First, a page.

So, you know, this is your shot. In 30 days they want that script, you know, so I wake up and, like I said, some scripts are different. Things in life get in the way so instead of starting to work at 10 am I can push it till 3 pm. But I need to get eight – sometimes, depending if it gets difficult – 10 hours a day. And people go, ‘Oh, you’ve got to work on it all day.’ But can you do that as a writer? You may not have to. Maybe you’re the genius that works an hour a day and gets 10 pages done. But I sort of settle in at five pages and they’re quality. See that’s the difference because I just can’t put down whatever comes to mind. I’ve already worked on a solid outline. It’s gone through development already… My last project had eight drafts of the outline before I was allowed to go to the script. So we’ve already agreed, and it’s been passed around, and ‘Well, I didn’t like that and this…’ But we edited all the bugs out, all the problems worked out, hopefully, before. The pages should be a pleasure. You should just be like, pa-pa-pa on the keyboard! I’m excited to hang out with these characters now because I’ve already ‘seen’ the film. Now, that allows so much creativity because you have a safety net with your outline. You’re not dropping off the cliff and falling into the river if you stray. You have a safety net and so many great things come up because you have that roadmap, and you’re thinking and you’re in that world. It doesn’t stifle your creativity at all in my experience. 

So then I’ll work and then I like to get to a place where, you know, I feel that it’s a good place to stop. I think it was Hemingway that said something like, ‘work up until you have something else left to come back to the next day.’ And so I do, but it’s in my head, as if I’m watching the film. Like I said, I’ve already seen it in the outline. So I come back the next day, and there are days that you might get two pages done and it’s rough, even with the outline, and then another day, you’ll get eight. So then you do the math and you’re like, ‘Okay, all right, I’m on schedule.’ I did my five pages a day with my eight days at the end to polish and revise and that’s about it. And I work on weekends. People don’t understand that sometimes you do have to work weekends.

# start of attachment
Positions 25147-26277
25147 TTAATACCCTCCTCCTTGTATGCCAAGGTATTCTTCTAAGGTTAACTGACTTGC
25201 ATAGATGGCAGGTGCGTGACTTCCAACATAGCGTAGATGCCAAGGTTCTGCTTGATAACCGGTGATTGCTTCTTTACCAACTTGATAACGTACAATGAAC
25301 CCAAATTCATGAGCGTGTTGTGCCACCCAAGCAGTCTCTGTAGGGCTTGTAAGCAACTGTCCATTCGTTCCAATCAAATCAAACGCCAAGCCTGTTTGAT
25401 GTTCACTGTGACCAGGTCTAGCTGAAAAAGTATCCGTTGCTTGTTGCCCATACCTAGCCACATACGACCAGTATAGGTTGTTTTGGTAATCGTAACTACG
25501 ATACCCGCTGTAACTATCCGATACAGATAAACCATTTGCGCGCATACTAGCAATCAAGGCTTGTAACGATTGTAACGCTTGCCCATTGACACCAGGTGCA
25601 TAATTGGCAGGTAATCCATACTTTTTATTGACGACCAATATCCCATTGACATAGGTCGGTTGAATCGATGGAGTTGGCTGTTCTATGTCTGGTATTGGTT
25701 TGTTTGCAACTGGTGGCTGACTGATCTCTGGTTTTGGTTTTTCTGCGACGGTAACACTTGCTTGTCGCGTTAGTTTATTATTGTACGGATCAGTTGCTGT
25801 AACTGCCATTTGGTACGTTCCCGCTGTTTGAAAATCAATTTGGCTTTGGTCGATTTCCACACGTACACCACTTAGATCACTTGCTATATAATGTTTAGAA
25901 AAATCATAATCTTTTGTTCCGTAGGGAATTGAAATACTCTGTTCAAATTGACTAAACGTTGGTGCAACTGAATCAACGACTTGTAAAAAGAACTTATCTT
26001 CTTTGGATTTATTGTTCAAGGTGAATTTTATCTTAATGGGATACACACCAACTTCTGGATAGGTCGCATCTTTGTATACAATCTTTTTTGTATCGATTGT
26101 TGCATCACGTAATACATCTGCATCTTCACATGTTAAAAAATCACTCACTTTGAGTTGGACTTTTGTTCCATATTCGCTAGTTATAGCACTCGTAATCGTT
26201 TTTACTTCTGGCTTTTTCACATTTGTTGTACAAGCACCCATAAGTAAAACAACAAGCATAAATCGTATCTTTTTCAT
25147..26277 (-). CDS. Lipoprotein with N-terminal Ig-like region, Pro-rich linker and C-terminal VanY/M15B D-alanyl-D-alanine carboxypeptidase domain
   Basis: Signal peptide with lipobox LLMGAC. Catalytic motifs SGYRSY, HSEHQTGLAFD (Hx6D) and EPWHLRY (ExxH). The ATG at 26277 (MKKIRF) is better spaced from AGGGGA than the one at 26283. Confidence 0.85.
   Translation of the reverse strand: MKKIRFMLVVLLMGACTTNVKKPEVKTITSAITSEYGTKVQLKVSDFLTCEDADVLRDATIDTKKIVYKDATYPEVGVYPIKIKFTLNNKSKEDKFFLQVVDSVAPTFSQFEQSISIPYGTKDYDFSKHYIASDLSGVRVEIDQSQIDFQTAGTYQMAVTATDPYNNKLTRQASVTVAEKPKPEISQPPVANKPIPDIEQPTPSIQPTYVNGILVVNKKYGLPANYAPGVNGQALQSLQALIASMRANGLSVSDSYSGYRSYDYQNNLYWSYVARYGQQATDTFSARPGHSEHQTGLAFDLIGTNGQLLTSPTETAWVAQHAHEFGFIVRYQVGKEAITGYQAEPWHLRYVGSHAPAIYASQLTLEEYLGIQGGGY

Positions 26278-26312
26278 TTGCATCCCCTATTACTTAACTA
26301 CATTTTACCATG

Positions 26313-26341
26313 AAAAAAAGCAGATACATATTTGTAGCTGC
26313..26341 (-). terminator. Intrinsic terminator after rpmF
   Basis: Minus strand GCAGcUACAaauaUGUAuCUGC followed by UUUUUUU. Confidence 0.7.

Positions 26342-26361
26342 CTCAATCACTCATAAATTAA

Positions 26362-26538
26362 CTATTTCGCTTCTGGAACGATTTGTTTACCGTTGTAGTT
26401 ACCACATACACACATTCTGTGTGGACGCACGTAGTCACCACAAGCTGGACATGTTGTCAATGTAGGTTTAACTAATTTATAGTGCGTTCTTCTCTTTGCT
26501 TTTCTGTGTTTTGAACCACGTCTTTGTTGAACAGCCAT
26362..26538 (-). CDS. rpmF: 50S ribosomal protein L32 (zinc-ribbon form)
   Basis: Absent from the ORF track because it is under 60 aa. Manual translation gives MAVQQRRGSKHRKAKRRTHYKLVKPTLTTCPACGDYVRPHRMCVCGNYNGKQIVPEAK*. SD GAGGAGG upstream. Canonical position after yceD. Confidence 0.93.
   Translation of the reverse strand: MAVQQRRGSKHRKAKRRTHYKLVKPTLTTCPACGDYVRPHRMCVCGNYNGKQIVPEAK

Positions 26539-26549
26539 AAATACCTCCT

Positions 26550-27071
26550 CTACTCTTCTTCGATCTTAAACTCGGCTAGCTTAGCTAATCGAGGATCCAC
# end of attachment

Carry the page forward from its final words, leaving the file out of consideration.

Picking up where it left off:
Family Vanished (2018) Movie Poster
Family Vanished (2018) written by Mark Sanderson

FF: Do you kind of wish sometimes that you did work a 9 to 5?

MS: No, I’ve done it. Only for a few years I worked at a law firm and also wrote while there, so there were two jobs. I’d come home at 6 pm, make dinner and then from seven to midnight write and go to bed. Bing, bing, bing, bing. I mean, it was just exhausting! And I had a movie produced during that job too. 

Then I quit because I’d written a film years ago for a company, and they called me out of the blue and said, ‘Why haven’t we seen you?’ I said, ‘I don’t know, I’ve been around.’ They said, ‘We want to hire you for this Christmas film. It’s fast tracked to be produced…’ and I was saying to myself, ‘That’s a good omen!’ 

And so, I gave my two-week notice at the firm and took that leap to get back into my career. You know, some people never get to take that leap. The average day is not exciting. I try to keep off the phone because these distractions of the Internet just really destroy you. And that’s procrastination, which is lurking everywhere. Oh, look, a shiny spoon! You turn around and you have lost an hour. You know? Oh, look, the sunset looks great. Yeah, you have to get to work. All right, sit down, hunker down, and they have to stare at that page and get that done. However, you get it done.